Convert from EPSG 3857 to EPSG 4326 QGIS2.18

I need to convert EPSG 3857 to EPSG 4326 in a plugin.

``````            #example EPSG 3857
x = 5062443.00656
y = -952576.546977
#convert here to EPSG 4326
#where x2 =41.3387949319,
#where y2 = -8.55714071443
return x2,y2 #return in EPSG 4326
``````

something like the code above. Is there a way to do that?

To convert with Qgis API you need to 2 class `QgsCoordinateReferenceSystem` and `QgsCoordianteTransform` here them in action :

``````#example EPSG 3857
src_crs = QgsCoordinateReferenceSystem(3857)
dest_crs = QgsCoordinateReferenceSystem(4326)
xform = QgsCoordinateTransform(src_crs, dest_crs)
x = 5062443.00656
y = -952576.546977
point = QgsPoint(x, y)
#convert here to EPSG 4326
pt_reproj = xform.transform(point)
#where x2 =41.3387949319,
#where y2 = -8.55714071443
#but mine return QgsPoint(45.4766992777683,-8.52550507570475)
return pt_reproj.x(),pt_reproj.y() #return in EPSG 4326
``````
• my x2 and y2 where wrong sorry. But this solution was exactly what i was looking for. Thank You – José Gabriel Nov 6 '17 at 14:14
• @JoséGabriel - Don't forget to accept SIGIS's answer by clicking the green-faded tick on the left-hand side :) – Joseph Nov 6 '17 at 14:43
• @JoséGabriel Glad to help. – SIGIS Nov 6 '17 at 14:48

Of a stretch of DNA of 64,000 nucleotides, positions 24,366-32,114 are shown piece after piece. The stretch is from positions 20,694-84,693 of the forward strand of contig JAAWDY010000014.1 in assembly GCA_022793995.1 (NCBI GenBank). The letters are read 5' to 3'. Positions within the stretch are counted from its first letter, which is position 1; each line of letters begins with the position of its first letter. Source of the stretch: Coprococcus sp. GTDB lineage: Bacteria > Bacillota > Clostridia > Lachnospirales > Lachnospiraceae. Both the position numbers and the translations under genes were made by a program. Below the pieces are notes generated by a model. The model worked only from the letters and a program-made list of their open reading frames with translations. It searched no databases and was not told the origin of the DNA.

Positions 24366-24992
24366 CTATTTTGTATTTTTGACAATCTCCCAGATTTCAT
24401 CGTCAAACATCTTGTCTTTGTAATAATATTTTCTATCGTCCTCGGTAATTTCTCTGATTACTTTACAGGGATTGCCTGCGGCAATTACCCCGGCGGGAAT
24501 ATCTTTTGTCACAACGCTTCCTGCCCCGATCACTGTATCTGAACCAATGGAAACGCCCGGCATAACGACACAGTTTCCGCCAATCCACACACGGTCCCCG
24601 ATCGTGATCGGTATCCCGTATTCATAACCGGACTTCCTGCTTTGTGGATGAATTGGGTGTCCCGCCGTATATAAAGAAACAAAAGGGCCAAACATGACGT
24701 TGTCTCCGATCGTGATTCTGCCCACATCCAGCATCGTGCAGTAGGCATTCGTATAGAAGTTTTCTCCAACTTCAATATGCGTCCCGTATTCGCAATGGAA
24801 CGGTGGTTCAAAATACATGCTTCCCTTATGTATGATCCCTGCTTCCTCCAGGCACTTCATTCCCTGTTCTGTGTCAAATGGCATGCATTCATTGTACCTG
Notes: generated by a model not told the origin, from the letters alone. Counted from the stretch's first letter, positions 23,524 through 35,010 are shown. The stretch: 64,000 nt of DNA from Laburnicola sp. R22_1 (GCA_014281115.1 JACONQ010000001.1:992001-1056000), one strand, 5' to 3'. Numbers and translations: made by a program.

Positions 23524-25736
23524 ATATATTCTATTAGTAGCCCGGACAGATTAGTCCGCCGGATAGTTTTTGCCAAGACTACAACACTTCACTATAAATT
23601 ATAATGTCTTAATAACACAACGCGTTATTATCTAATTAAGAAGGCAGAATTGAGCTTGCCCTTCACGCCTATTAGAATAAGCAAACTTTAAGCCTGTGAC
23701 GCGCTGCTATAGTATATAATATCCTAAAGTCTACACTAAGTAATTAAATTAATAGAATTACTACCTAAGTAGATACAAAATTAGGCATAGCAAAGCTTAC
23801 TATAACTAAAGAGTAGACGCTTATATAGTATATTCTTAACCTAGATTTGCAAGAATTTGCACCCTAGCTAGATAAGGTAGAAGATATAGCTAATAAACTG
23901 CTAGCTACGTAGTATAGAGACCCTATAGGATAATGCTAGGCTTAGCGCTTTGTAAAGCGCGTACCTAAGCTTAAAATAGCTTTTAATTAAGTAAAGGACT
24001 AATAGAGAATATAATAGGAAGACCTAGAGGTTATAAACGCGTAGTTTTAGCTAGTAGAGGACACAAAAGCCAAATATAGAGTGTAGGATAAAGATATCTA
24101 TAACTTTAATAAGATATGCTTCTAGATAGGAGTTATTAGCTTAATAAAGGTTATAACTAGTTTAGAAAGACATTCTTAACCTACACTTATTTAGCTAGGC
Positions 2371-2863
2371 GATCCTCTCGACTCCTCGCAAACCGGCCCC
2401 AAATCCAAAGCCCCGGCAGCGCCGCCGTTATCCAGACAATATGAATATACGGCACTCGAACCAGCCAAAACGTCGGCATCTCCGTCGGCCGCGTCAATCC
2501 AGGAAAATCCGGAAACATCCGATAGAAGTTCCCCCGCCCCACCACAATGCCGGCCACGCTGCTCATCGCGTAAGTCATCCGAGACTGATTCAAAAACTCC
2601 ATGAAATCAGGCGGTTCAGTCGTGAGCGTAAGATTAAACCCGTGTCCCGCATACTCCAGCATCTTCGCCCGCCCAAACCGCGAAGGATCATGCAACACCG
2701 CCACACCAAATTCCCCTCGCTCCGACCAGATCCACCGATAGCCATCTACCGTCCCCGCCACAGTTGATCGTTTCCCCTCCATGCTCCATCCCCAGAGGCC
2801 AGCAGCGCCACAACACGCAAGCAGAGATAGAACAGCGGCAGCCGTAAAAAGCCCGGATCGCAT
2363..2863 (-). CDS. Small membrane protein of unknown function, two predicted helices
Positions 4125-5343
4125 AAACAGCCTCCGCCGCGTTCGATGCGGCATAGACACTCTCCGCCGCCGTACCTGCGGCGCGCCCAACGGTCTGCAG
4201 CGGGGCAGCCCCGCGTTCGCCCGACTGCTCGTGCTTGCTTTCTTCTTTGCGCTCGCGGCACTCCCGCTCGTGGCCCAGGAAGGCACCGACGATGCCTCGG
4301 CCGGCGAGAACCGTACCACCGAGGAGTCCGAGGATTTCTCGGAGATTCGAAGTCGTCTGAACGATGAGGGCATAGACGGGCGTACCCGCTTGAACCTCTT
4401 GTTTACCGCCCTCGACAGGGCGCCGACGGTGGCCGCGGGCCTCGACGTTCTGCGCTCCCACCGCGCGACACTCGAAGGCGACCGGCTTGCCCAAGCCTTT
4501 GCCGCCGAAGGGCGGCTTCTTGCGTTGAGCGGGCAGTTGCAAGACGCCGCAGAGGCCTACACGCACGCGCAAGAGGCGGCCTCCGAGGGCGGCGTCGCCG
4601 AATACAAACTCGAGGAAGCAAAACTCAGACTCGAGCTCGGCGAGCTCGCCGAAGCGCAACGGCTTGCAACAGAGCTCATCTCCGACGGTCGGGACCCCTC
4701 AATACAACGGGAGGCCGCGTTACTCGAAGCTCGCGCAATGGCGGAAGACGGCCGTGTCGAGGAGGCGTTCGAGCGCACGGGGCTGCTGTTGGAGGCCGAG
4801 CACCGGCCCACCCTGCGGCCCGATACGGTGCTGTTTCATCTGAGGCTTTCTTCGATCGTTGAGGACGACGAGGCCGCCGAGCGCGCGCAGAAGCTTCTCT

• You could use QgsCoordinateReferenceSystem class (as described in this post):

``````from qgis.core import QgsCoordinateReferenceSystem, QgsCoordinateTransform, QgsPoint

old_crs = QgsCoordinateReferenceSystem(3857)
new_crs = QgsCoordinateReferenceSystem(4326)
tr = QgsCoordinateTransform(old_crs, new_crs)
transform_points = tr.transform(QgsPoint(5062443.00656, -952576.546977))

print transform_points
>>> (45.4767,-8.52551)
``````

• Or use the osgeo.osr.SpatialReference class:

``````from osgeo import osr

old_crs = osr.SpatialReference()
old_crs.ImportFromEPSG(3857)
new_crs = osr.SpatialReference()
new_crs.ImportFromEPSG(4326)
transform = osr.CoordinateTransformation(old_crs,new_crs)
transform_points = transform.TransformPoint(5062443.00656, -952576.546977)

print transform_points, transform_points
>>> 45.4766992778 -8.5255050757
``````

Notice how in both cases, the `x` and `y` coordinates returned are `45.4766992778` and `-8.5255050757` respectively which differ slightly from those in your question.

• You are every where ! Good to know for osgeo ! Very nice post. sorry for repeating same thing. We post almost at the same time. +1 – SIGIS Nov 6 '17 at 13:56
• @SIGIS - I don't think I post that often but thanks :). Also, your format is closer to the original posters so no need to apologise =) – Joseph Nov 6 '17 at 13:59
• my x2 and y2 where wrong sorry. Thank you to both. – José Gabriel Nov 6 '17 at 14:15